If you haven’t yet made the connection of these day of beer, St. Patrick’s Day is actually based on the great man himself, St. Patrick. He has a pretty interesting backstory dating all the way back to the 5th century, which involves missionaries, kidnapping, and Irish pirates, if you can believe it.

The story goes that St. Patrick was kidnapped at the ripe age of 16 by Irish pirates and taken as a slave to Ireland. He spent six years there but eventually escaped, becoming a well-respected priest. He eventually returned to Ireland to try and convert the people to Christianity, which went surprisingly well. It’s said he passed on March 17th, and he was eventually made a saint by the Irish people.

According to his own writings called Confession of Saint Patrick, Patrick returned to Ireland after receiving a vision of the Irish calling him there. He would spend the rest of his life in Ireland, baptizing “thousands of people” and teaching the Irish the ways of Christianity. This expulsion of paganism has been mythologized by the tale of St. Patrick driving all the snakes from the island, something we now know is scientifically inaccurate as Ireland’s frigid temperatures make it impossible for snakes to ever migrate there in the first place.

One of the most iconic symbols surrounding St. Patrick’s Day is the shamrock, which legend says Patrick used to explain the Christian doctrine of the Trinity. Sometime in the 18th century, people in Ireland began wearing shamrocks on their clothing to commemorate St. Patrick’s Day, which over time evolved into today’s tradition of wearing green.

So, if St. Patrick’s Day was originally created for a saint, why the Irish beer?

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One of the biggest reasons St. Patrick’s Day has become synonymous with drinking has to do with the date on which the holiday falls. St. Patrick is said to have died on March 17, 461. This date conveniently falls within the Christian season of Lent, which is a time of abstaining from certain food and drink, including alcohol. In celebration of the life of their patron Saint, Irish Christians removed the restrictions associated with Lent on this day and threw large parties to commemorate his death.

The second reason beer and St. Patrick’s Day are so closely tied has to do with the Irish immigration of the 1840s. Fleeing to America to avoid what become known as the Potato Famine of the 1840s, thousands of Irish immigrants flocked to major New England cities, bringing their culture and religion with them. More than a thousand years since the death of St. Patrick, the patron saint of Ireland has become less of a symbol of Christianity and more of a symbol for the Irish people themselves. Wishing to celebrate their national heritage, Irish Americans threw the first St. Patrick’s Day parade in Boston in 1737.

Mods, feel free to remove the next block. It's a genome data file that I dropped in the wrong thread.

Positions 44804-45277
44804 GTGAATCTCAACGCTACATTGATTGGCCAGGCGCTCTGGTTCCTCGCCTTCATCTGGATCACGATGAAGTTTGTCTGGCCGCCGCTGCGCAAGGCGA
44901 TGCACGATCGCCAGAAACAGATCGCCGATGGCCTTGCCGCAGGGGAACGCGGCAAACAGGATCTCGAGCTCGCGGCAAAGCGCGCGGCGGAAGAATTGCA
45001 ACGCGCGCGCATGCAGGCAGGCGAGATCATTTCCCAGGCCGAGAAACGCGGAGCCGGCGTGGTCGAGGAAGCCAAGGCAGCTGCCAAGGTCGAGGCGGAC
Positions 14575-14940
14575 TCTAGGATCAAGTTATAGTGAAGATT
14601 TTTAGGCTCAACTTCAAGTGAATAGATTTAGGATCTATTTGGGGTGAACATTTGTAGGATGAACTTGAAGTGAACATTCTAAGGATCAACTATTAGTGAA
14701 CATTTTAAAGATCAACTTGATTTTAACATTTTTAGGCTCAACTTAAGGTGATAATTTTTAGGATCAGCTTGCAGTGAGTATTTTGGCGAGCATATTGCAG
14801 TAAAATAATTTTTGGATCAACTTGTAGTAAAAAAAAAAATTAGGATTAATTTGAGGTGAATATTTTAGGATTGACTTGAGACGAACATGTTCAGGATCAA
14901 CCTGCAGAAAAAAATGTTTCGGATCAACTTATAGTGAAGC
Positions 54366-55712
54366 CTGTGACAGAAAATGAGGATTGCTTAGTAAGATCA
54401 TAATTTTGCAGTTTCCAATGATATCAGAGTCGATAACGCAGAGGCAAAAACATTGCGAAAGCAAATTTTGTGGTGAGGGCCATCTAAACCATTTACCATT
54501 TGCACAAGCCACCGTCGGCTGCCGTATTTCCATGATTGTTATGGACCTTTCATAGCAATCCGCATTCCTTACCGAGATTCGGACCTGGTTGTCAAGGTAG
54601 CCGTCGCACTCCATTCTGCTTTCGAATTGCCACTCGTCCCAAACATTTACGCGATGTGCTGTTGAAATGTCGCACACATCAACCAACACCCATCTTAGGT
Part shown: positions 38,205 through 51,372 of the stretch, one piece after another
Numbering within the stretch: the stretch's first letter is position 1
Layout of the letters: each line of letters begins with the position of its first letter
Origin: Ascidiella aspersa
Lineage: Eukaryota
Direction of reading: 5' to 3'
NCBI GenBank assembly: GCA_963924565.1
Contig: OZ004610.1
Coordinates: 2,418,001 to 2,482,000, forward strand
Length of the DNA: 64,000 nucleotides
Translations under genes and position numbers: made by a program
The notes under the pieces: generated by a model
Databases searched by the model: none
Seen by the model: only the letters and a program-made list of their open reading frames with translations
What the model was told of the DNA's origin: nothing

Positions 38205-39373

The break from Lent and the celebration of their national heritage makes St. Patrick’s Day the top on-premises beer-drinking holiday in the United States. That means that more people drink beer in bars (as opposed to their homes) than on any other day of the year.

It’s no secret that green is a must on St. Patrick’s Day, from wearing shamrocks to green clothing, but every pub worth their salt also has green beer ready to go. Adding green food coloring to beer is nothing new; in fact, it was first “invented” in New York in 1914 by a Dr. Thomas Hayes Curtin. He added a drop of wash blue to beer, and out came a green beer that’s still a popular trend over a century later. Luckily, we now use harmless food coloring instead of the possibly toxic wash blue, and it doesn’t alter the taste of the beer in any way.

By the ’50s, green beer was a mainstream symbol of a holiday that was becoming less specifically Irish and more American. The tradition spread across the country, and bartenders caught on that it was easy to make green beer and even easier to drink it. Eventually, the beverage became so popular that it went international, too. As late as 1985, United Press International reported that the Irish were still being introduced to the delicious, unusual drink made in their honor.

However, most people’s beverage of choice on St. Patty’s is a pint—OK, several pints—of Guinness. This dark beer, which was first brewed in Dublin, Ireland, is consumed with vigor by green-clad revelers around the world—so much so, that according to research, an estimated 13 million pints are guzzled worldwide. That’s a lot of Guinness in one day, if you ask us. And while there’s a lot of beer drinking taking place on St. Patrick’s Day, that’s not the only alcohol being heavily consumed, there is also a 153-percent spike in spirit sales, especially in Wishky.